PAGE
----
ISABELLA MOSCHEN STOREY
In the far corner of the gallery, she watches him lurch forward, and then back, like a boxer, as if each new pass brings him closer to revelation. He reads the small placard with the title of her sculpture. Tufts of grey hair protrude above his ears, crowning a bald spot marred with eczema. Professor Lautrec is an old, unkempt man, and still, she is flattered by his attention.
The space is quiet except for the stamping of his boots, chalky half-moons left behind on the wood. She shouldn’t be there. Her dealer discouraged it, said it countered the image of the artist as recluse. But she has always been her own best salesman. Instead of picking up her daughter from school, she has been lurking in the gallery on weekday afternoons under the pretext of signing some papers. And now, there’s Professor Lautrec.
“Jan-ette,” he says, turning to face her. “That one.” He gestures towards the piece before him, an ice blue acrylic trumpet, submerged in a nest of frayed twine. “That’s the one.”
She had sliced her fingers up during its assembly, nearly burned down her studio in aggravation.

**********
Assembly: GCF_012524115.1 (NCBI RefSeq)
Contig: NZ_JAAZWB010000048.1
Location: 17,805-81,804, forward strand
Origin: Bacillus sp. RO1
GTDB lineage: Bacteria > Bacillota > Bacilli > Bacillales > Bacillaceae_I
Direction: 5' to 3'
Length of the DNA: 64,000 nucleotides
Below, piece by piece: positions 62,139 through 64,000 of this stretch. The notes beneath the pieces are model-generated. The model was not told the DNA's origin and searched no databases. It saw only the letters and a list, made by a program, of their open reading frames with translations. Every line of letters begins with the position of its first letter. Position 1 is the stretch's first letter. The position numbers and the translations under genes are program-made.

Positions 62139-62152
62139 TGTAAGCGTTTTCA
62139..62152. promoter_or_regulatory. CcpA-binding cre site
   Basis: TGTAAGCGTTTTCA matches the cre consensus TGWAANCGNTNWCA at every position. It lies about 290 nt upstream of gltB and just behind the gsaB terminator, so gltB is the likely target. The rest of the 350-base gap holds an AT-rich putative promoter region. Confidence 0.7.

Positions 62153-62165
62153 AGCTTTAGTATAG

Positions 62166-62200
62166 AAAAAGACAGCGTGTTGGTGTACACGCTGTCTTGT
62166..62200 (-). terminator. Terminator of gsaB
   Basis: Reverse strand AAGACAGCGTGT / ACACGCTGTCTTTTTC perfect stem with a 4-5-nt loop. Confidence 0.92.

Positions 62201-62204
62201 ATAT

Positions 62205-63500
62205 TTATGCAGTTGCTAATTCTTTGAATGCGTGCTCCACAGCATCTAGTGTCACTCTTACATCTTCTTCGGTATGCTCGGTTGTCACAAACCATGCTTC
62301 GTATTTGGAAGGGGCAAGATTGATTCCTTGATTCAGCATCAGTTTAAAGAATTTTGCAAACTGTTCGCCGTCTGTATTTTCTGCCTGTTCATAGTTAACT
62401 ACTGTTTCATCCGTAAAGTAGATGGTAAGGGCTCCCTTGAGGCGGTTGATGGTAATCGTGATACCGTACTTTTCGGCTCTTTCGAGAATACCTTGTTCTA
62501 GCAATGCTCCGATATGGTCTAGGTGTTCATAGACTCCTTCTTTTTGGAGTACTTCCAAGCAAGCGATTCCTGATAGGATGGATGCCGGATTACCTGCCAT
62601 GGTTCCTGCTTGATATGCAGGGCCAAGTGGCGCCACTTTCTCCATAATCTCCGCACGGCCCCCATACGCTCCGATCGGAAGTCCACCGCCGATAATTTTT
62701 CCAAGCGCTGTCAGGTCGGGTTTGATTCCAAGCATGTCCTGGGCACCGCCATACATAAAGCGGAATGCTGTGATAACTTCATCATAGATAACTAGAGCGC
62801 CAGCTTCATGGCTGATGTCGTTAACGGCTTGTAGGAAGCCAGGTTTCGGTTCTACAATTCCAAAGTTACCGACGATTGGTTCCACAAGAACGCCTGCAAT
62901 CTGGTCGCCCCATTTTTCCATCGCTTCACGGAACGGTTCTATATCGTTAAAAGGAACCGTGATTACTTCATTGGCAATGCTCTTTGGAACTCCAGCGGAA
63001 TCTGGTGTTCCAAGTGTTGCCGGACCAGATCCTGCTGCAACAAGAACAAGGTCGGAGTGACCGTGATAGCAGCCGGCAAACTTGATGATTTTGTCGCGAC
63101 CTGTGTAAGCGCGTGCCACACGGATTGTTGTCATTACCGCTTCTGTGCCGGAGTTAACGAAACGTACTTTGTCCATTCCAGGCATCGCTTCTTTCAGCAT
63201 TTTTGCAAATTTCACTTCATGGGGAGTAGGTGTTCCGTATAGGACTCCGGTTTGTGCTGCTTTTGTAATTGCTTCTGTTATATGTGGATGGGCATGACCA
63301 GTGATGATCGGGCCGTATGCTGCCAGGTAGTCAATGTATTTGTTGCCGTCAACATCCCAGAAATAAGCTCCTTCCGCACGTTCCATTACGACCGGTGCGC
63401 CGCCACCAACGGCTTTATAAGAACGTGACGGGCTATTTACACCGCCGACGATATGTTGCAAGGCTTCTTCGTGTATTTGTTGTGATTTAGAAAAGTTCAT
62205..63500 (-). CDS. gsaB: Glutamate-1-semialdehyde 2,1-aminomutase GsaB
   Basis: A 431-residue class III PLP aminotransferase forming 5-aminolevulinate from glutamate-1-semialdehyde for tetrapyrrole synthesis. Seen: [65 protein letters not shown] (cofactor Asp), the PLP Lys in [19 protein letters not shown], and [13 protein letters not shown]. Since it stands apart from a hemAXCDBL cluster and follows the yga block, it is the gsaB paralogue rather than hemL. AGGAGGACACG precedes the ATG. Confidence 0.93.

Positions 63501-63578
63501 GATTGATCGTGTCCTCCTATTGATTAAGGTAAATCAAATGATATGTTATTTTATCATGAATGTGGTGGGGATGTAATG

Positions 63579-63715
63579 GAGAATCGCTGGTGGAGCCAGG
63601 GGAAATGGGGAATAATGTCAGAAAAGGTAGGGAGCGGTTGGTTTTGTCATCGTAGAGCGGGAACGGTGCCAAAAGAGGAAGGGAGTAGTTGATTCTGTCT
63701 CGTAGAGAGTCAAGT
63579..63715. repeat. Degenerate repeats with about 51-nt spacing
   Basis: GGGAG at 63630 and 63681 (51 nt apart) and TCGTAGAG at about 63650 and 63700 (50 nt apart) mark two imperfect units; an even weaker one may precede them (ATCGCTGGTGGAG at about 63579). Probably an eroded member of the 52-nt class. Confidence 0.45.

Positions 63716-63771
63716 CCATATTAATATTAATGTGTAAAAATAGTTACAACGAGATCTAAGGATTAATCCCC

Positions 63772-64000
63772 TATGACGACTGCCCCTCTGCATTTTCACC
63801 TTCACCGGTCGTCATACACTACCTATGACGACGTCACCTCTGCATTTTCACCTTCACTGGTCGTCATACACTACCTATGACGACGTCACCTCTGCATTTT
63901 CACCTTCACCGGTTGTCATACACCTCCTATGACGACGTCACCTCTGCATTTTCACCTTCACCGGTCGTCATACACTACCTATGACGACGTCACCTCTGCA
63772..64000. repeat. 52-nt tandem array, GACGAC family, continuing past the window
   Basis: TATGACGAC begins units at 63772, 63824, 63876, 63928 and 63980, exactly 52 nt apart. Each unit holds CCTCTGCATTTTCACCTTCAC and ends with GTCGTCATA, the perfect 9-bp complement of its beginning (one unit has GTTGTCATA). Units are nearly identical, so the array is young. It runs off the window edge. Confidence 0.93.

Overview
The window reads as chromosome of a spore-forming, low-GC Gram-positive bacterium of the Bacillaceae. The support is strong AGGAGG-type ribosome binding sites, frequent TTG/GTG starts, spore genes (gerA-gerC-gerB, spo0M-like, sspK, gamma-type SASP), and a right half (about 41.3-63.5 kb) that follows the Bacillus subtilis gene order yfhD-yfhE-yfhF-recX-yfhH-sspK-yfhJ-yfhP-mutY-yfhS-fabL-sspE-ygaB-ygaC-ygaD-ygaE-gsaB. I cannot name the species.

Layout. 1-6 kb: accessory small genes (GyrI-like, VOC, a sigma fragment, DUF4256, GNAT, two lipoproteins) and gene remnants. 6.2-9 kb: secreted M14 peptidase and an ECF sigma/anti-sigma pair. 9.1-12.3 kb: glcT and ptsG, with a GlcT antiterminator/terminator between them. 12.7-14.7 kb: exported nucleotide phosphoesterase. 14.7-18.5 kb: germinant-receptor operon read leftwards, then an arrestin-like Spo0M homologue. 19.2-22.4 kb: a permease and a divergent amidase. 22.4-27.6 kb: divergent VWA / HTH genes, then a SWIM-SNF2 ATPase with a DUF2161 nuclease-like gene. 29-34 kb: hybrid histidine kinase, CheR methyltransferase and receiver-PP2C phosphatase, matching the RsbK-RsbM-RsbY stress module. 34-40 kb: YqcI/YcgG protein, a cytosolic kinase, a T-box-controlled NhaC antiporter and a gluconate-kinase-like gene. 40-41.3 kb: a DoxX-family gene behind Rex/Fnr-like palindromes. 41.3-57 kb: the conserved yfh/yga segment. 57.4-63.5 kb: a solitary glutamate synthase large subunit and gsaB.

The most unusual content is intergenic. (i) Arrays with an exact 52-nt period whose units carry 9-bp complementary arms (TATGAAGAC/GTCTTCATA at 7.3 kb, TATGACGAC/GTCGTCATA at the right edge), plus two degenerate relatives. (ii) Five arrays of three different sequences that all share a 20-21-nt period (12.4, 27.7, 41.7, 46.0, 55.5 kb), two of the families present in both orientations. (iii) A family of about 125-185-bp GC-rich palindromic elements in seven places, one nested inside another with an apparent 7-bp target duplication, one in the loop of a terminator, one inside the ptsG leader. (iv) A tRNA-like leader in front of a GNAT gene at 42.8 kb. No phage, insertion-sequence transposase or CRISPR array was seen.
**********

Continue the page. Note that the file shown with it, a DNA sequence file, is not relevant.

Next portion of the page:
“It’s sold,” she says.
He takes her hand in his and squeezes. “A shame.”
She walks with him to a café on 10th Avenue, a small French place where he knows the owner. He orders a bottle of Chenin Blanc. Despite the March chill, they sit at a table outside so he can smoke. When he offers her a drag, she waves her hand, and then accepts it anyway. He talks about the scene, who is on the up, who has gone insane and fled to an organic farm in Michigan.
“I never thought you had the temperament for sculpture,” he says. “But here you still are.”
The pleasant scent of sautéing garlic wafts from inside the cafe. A woman in a boiled wool coat pushes a stroller down the sidewalk. Janet smoothes her hair and pulls it over one shoulder. Marc Lautrec. What if she had chosen a man like that. Someone worldly, without illusions. She and Rick have built an enviable life, but he thinks he won a prize in marrying her. To live up to that ideal, even to think about it now, exhausts her, makes her feel like she’s given up some deep part of herself to please him.
“Here I am,” she says, and takes her own cigarette from the pack.
A decade earlier, at a more prestigious gallery, Professor Lautrec invited her to the opening of a Czech sculptor’s first New York show. While they drank Chardonnay from plastic cups, Professor Lautrec introduced her to his friends, dealers with embossed business cards representing artists who did their MFAs at Columbia and Yale, and not the second-tier school Janet was attending.